1. Discuss the role of insulin pumps and continuous glucose monitoring systems in the care for those with T1D
2. Describe the Artificial Pancreas technology, including systems that are commercially available, currently in development and the DIY approach.
3. Review how and where a pharmacist can impact patient care and outcomes for patients with T1D.


SESSION 14
T1D Care in 2019: We’ve Come a Long Way (0.83 contact hours; 0.08 CEU)
Andrew Vilcinskas
UCONN School of Pharmacy


1. Review the pharmacokinetics of insulins (human and analog) and compare them to the advancements with modern basal and ultra-rapid acting analog insulins
2. Describe clinical cases of patients being initiated on insulin for newly diagnosed T1D to highlight insulin dosing strategies and treatment goals highlighting the role the pharmacist can play on this care team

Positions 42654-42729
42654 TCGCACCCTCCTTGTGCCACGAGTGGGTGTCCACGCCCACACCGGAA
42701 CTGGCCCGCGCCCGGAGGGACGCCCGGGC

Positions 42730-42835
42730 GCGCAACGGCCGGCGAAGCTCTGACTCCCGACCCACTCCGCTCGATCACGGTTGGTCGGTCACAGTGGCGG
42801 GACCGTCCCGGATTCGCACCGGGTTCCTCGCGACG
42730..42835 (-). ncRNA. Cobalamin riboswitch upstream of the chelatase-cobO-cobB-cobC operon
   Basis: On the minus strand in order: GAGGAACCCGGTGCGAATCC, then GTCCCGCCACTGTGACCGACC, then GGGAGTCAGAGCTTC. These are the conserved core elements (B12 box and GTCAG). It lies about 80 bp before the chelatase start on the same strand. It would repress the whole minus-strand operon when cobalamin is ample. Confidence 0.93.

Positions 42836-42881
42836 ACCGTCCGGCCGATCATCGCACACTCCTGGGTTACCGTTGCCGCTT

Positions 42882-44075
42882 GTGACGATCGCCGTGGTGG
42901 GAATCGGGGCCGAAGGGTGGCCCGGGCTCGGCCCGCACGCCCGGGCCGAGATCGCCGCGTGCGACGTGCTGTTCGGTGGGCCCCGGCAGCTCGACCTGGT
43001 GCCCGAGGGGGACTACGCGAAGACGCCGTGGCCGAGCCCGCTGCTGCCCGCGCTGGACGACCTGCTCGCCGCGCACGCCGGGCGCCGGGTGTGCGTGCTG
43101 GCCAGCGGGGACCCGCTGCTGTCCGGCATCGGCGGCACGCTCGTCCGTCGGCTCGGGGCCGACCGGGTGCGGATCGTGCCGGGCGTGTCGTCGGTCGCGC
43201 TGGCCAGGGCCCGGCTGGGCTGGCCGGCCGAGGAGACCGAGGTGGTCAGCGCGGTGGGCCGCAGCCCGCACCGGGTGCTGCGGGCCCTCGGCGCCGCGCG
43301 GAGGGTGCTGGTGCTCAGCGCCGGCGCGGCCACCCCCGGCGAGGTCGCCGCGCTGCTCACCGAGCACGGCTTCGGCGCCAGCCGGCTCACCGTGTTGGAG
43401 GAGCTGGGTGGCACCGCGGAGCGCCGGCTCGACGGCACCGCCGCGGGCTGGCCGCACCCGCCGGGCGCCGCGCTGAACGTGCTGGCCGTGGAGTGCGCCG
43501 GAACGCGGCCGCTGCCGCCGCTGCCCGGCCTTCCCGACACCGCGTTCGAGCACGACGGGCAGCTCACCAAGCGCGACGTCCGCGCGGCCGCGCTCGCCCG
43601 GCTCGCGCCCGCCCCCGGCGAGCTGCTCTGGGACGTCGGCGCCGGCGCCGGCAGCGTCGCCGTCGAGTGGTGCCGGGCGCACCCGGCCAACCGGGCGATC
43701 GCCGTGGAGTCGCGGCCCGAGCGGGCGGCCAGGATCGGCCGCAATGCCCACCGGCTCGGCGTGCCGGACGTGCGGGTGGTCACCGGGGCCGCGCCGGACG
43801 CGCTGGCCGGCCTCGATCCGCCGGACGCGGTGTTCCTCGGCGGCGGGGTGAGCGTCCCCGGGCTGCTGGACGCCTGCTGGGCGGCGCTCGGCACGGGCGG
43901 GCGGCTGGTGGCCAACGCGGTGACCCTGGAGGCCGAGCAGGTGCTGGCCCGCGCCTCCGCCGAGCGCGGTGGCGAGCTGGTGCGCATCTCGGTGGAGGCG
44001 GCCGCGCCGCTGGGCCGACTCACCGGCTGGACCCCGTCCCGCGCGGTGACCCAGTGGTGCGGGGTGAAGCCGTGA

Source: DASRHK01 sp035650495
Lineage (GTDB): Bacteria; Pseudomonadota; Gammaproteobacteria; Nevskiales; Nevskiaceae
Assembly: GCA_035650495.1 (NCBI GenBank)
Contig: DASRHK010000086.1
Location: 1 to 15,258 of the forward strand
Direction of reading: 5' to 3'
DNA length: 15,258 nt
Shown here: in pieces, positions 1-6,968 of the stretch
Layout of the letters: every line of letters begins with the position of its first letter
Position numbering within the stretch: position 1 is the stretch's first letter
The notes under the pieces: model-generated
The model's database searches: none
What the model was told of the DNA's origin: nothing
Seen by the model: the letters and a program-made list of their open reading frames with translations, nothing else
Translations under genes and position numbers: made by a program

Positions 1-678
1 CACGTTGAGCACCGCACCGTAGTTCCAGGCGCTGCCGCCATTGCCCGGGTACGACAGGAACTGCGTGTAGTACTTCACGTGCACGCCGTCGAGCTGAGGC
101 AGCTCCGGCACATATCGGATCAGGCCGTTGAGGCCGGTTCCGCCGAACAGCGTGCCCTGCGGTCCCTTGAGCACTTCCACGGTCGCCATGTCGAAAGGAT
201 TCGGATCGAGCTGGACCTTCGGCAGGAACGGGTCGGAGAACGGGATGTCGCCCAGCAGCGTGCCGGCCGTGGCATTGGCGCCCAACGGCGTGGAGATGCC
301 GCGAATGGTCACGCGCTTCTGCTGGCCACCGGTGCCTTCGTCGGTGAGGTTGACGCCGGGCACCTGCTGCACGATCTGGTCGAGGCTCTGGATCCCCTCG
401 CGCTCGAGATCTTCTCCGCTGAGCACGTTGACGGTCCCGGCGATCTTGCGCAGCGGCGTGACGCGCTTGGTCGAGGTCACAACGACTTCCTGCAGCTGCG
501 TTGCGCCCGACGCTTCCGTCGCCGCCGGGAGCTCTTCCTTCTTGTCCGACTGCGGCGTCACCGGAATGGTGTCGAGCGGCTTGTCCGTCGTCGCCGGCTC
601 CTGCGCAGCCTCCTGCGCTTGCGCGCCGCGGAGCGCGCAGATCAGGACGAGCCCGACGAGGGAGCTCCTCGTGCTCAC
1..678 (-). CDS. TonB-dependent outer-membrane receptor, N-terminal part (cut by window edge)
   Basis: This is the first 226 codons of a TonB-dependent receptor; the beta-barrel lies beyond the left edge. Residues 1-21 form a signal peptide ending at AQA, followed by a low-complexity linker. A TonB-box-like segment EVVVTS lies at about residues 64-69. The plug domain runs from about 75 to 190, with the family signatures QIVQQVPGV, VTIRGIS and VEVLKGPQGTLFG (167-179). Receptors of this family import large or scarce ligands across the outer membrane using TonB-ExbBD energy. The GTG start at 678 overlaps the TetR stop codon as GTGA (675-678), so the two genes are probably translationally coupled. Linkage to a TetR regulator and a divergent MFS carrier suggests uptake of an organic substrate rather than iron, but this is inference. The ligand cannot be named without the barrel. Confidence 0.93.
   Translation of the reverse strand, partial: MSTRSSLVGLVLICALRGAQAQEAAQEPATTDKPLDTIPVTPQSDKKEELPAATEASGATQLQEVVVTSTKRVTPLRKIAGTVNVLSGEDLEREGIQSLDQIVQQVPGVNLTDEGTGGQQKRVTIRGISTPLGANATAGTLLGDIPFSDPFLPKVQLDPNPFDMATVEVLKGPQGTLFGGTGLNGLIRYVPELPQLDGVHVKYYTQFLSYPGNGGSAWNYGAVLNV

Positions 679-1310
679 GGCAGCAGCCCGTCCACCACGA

3. Describe the clinical development of adjunctive therapies for T1D to include pramlintide, metformin, DPP4 inhibitors, GLP1 agonists as well as SGLT2-SGLT1/2-inhibitors and the role they may play in the future management of T1D along with insulin


SESSION 15
Panel Discussion: Advancing the Role of Pharmacists on the Type I Diabetes Care Team (0.51 contact hours; 0.051 CEU)
Lisa Cohen, Jennifer Sherr and Andrew Vilcinskas

1. Discuss the opportunities and challenges for pharmacists to enhance patient outcomes through the development of diabetes-related technology with the spectrum of available insulins.
2. Discuss the impact of obesity on patients with T1D who become insulin resistant and develop characteristics of T2D and how adjunctive medications might provide added benefit.
3. Discuss the role that pharmacists can play on the type 1 diabetes care team for newly diagnosed patients.


SESSION 16
Cannabis: A Poison Control Perspective (0.83 contact hours; 0.08 CEU)
Dayne Laskey, PharmD, DABAT
Assistant Professor, Univ. St. Joseph School of Pharmacy


1. Describe the pharmacology of cannabinoids.
2. Identify cannabinoid use trends in the U.S.
3. Explain clinical manifestations of cannabinoid use in adults in children


SESSION 17